Professional learning and development (PLD) is strongly linked to the teaching and learning priorities, and the therapeutic approach of the school. The principal and assistant principal actively promote and encourage ongoing learning to improve staff responsiveness to student needs. All staff have completed PLD about the trauma-informed approach and practice. In addition, individual teachers have opportunities to attend PLD appropriate to their needs.

Board assurance on legal requirements

Before the review, the board of trustees and principal of the school completed the ERO Board Assurance Statement and Self-Audit Checklists. In these documents they attested that they had taken all reasonable steps to meet their legislative obligations related to:

  • board administration
  • curriculum
  • management of health, safety and welfare
  • personnel management
  • financial management
  • asset management.

During the review, ERO checked the following items because they have a potentially high impact on student achievement:

  • emotional safety of students (including prevention of bullying and sexual harassment)
  • physical safety of students
  • teacher registration
  • processes for appointing staff
  • stand-downs, suspensions, expulsions and exclusions
  • attendance.


The board of Kingslea School is a specially constituted board made up of two Ministerial Appointees, two Child, Youth and Family representatives, and two co-opted members along with the staff trustee and principal. Trustees bring to the board high levels of expertise, experience and passion for young people. The board provides effective stewardship for this complex school covering four sites in Dunedin, Christchurch, Rolleston and Rotorua. Efficient governance processes support both accountability and continuous improvement. The board’s strategic planning considers the longer-term needs of children in residences, who have high and complex needs that have not been met in mainstream school settings. It seeks innovative solutions and scrutinises carefully the effectiveness of the school in achieving positive outcomes for vulnerable young people.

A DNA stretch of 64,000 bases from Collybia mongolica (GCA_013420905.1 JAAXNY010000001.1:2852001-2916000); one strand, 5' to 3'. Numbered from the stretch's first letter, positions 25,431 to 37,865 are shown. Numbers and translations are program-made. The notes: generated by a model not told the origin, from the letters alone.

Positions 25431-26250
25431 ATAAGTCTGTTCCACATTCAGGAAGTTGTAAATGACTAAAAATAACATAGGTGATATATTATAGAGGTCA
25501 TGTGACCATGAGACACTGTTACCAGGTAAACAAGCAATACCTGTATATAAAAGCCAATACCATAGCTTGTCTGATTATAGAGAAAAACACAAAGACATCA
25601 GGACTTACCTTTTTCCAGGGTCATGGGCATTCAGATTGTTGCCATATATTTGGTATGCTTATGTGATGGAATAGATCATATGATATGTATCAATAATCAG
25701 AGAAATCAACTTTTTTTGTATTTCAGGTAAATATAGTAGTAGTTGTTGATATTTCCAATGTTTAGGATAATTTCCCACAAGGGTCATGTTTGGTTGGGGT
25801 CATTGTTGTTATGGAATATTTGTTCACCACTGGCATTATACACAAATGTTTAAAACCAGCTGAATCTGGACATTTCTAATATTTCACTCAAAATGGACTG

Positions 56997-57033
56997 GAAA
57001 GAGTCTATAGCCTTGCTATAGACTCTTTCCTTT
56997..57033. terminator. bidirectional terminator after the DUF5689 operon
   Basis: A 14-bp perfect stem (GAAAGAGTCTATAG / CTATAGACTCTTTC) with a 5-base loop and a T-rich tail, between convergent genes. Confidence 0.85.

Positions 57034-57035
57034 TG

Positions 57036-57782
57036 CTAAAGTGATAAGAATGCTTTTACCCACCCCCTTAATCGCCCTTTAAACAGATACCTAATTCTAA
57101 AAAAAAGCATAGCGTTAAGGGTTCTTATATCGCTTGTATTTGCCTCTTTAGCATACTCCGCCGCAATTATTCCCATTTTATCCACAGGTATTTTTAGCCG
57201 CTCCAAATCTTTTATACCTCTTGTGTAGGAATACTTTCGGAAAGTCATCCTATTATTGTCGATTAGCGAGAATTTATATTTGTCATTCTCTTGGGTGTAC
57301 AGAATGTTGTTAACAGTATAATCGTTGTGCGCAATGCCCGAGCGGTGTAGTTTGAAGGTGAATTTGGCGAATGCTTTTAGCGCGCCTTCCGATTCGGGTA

Students at Te Maioha o Parekarangi receive a broad range of learning opportunities with a focus on students’ readiness for future learning or employment. A particular feature are the agriculture and life skills programmes. Teachers and leaders are prepared to go the extra mile to assist students to achieve the best possible outcomes.

Strong self review and performance management practices effectively identify areas requiring attention and capable leadership implements processes to address these. While high quality teaching practice is dominant, professional leaders have identified some variability and are taking steps to address this. Consideration should also be given as to how to better coordinate the ILPs and ICPs.

Processes for transition out of residential schools require review by CYF and the Ministry to ensure better continuity of learning that meets students’ needs.


ERO recommends that:

  • leaders should continue to implement their rigorous performance management processes to promote a consistent quality of teaching and learning across the school
  • CYF and the Ministry should review processes for transitioning out of residential schools to ensure better continuity of learning that meets students’ needs.

The timing of the next review will be decided in consultation with the Ministry of Education and Child Youth and Family. 

Dr Lesley Patterson

Deputy Chief Review Officer Te Waipounamu Southern

21 October 2016

About the School



Profile No

518 (Kingslea School)

School type

Special School, Residential

School roll

Up to 30

Special features

Youth Justice facility administered by Kingslea School under contract to the Ministry of Education

Review team on site

May 2016

Date of this report

21 October 2016

Most recent ERO reports

Education Review

June 2013